John Adams II

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John Adams II
Private Secretary to the President
In office
March 4, 1825 – March 4, 1829
PresidentJohn Quincy Adams
Preceded bySamuel L. Gouverneur
Succeeded byAndrew Jackson Donelson
Personal details
Born(1803-07-04)July 4, 1803
Quincy, Massachusetts, U.S.
DiedOctober 23, 1834(1834-10-23) (aged 31)
Washington, D.C., U.S.
Political partyDemocratic-Republican
Adams Republican
Mary Catherine Hellen
(m. 1828)
Parent(s)John Quincy Adams
Louisa Adams
RelativesSee Adams political family
Alma materHarvard University

John Adams II (July 4, 1803 – October 23, 1834) was an American government functionary and businessman. The second son of President John Quincy Adams and Louisa Adams, he is usually called John Adams II to distinguish him from President John Adams, his famous grandfather.


John Adams II was born in Quincy, Massachusetts, on July 4, 1803.[1] He studied at Harvard University, but was expelled during his senior year for participating in the 1823 student rebellion, which protested against the curriculum and living conditions at the university.[2] He then studied law under his father, and when John Quincy Adams became president, his son served as his private secretary.[3] (In 1873 most of the students who took part in the 1823 incident, including John Adams II, were designated "Bachelor of Arts as of 1823" and admitted to Harvard's Roll of Graduates.)[4]

At a White House reception during the John Quincy Adams presidency, Russell Jarvis, an anti-Adams reporter for the Washington Daily Telegraph, believed that President Adams publicly insulted Mrs. Jarvis. Since the President was considered to be immune from a dueling challenge, Jarvis attempted to initiate a duel with John Adams II, who had been at the reception. Jarvis's effort to provoke an incident led to a highly publicized fistfight in the Capitol rotunda, with Jarvis pulling the hair and nose of and slapping Adams, and Adams refusing to retaliate. An investigating committee of the United States House of Representatives determined that Jarvis had initiated the attack, but took no other action.[5] Louisa Adams always believed that the negative press generated by this incident, with John Adams II being accused of cowardice by newspaper editors who supported Andrew Jackson, led to Adams' early demise.[6] The attack on Adams was the impetus for Congress to establish the United States Capitol Police, which provides security for Congressional buildings and grounds.[7]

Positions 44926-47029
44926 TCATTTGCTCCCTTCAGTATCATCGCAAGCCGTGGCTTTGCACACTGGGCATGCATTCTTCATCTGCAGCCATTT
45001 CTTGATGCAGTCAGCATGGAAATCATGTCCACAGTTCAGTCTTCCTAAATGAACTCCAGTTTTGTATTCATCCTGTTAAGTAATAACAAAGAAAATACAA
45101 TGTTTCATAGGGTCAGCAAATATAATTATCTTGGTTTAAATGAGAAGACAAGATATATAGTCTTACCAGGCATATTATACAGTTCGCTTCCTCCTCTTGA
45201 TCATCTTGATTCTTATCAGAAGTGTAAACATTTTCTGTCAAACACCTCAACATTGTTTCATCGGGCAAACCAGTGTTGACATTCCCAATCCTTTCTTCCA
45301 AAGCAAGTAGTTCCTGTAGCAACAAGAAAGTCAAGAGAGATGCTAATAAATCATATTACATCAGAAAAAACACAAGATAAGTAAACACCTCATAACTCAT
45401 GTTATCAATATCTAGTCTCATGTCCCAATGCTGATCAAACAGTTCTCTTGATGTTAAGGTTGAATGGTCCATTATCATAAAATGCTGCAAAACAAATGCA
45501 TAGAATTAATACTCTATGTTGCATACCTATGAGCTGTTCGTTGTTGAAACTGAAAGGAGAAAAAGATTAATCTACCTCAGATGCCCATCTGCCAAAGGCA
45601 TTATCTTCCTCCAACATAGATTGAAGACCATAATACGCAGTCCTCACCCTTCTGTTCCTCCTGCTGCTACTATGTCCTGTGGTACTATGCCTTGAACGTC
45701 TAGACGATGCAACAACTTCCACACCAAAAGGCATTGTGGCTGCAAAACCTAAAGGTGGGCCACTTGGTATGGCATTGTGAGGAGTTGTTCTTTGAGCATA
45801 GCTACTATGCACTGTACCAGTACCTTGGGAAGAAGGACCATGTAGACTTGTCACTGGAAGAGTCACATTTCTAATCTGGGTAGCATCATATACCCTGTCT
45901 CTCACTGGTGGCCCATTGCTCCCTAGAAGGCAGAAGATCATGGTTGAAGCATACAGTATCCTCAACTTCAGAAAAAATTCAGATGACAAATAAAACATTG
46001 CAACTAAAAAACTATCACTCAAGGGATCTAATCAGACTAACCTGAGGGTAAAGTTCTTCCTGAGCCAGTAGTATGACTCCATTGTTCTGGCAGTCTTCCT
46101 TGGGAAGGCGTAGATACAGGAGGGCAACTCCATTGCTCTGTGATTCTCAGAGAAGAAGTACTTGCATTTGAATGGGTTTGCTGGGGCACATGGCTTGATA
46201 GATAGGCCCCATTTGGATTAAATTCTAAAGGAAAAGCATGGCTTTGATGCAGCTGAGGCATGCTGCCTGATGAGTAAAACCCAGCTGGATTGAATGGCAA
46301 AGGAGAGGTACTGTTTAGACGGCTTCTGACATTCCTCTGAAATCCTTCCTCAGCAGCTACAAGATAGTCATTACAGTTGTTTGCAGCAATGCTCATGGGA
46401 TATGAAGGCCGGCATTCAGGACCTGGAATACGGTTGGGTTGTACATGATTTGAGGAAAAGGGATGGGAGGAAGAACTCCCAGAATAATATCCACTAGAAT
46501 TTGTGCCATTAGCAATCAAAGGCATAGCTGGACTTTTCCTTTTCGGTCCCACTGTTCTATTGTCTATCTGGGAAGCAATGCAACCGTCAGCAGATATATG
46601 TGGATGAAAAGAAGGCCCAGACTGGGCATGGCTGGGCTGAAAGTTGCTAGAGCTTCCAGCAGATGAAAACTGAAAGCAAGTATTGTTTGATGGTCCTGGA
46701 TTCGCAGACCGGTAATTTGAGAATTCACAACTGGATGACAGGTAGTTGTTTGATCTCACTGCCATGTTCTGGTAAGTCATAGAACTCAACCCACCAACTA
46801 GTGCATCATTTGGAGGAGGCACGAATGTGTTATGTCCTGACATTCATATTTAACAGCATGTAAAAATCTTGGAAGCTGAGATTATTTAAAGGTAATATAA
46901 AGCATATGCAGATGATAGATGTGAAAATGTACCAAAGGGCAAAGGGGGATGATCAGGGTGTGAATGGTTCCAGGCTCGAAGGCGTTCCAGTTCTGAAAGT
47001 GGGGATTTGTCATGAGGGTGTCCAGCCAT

John Adams II, his older brother George and his younger brother Charles were all rivals for the same woman, their cousin Mary Catherine Hellen, who lived with the John Quincy Adams family after the death of her parents. In 1828 John married Mary Hellen at a ceremony in the White House, and both his brothers refused to attend. John Adams II and Mary Hellen were the parents of two daughters, Mary Louisa (December 2, 1828 – July 16, 1859) and Georgiana Frances (September 10, 1830 – November 20, 1839).[8]


After his father left the White House, John attempted a career in business, including operating a Washington flour mill owned by his father.[3]: 220  His lack of success and despondency over his brother George's alcoholism and 1829 suicide led to John's own descent into alcoholism.[9] He died in Washington, D.C., on October 23, 1834, and is buried in Quincy's Hancock Cemetery.[10]

Mary Hellen Adams continued to reside with John Quincy and Louisa Adams and helped care for them in their old age.[11] She died in Bethlehem, New Hampshire, on August 31, 1870.[12]

Family tree[edit]


  1. ^ Lewis L. Gould, American First Ladies: Their Lives and Their Legacy, 2001, p. 48.
  2. ^ Hugh Brogan, Charles Mosley, American Presidential Families, 1993, p. 280.
  3. ^ a b Lynn Hudson Parsons, John Quincy Adams, 1998, pp. 155–156
  4. ^ Samuel Eliot Morison, Three Centuries of Harvard, 1636-1936, 1936, pp. 230–231.
  5. ^ Atlantic Monthly, Reminiscences of Washington, March, 1880, pp. 288–291.
  6. ^ Sandra L. Quinn-Musgrove Sanford Kanter, America's Royalty: All the Presidents' Children, pp. 33–35.
  7. ^ Franscell, Ron (2012). Crime Buff's Guide to Outlaw Washington, DC. Guilford, CT: Globe Pequot Press. p. 44. ISBN 978-0-7627-8870-5 – via Google Books.
  8. ^ Paul C. Nagel, The Adams Women: Abigail and Louisa Adams, Their Sisters and Daughters, 1999, pp. 236–238.
  9. ^ Charles Francis Adams, Diary of Charles Francis Adams: July 1825 – September 1829, 1964, p. xxvi.
  10. ^ Paul C. Nagel, Descent from Glory: Four Generations of the John Adams Family, 1999, p. 173.
  11. ^ Doug Wead, All the Presidents' Children, 2004, pp. 226–227.
  12. ^ Nagel, Paul C. (2019). "Mary Hellen Picks the Wrong Son of John Quincy Adams". New England Historical Stonington, ME: New England Historical Society. Retrieved January 7, 2021.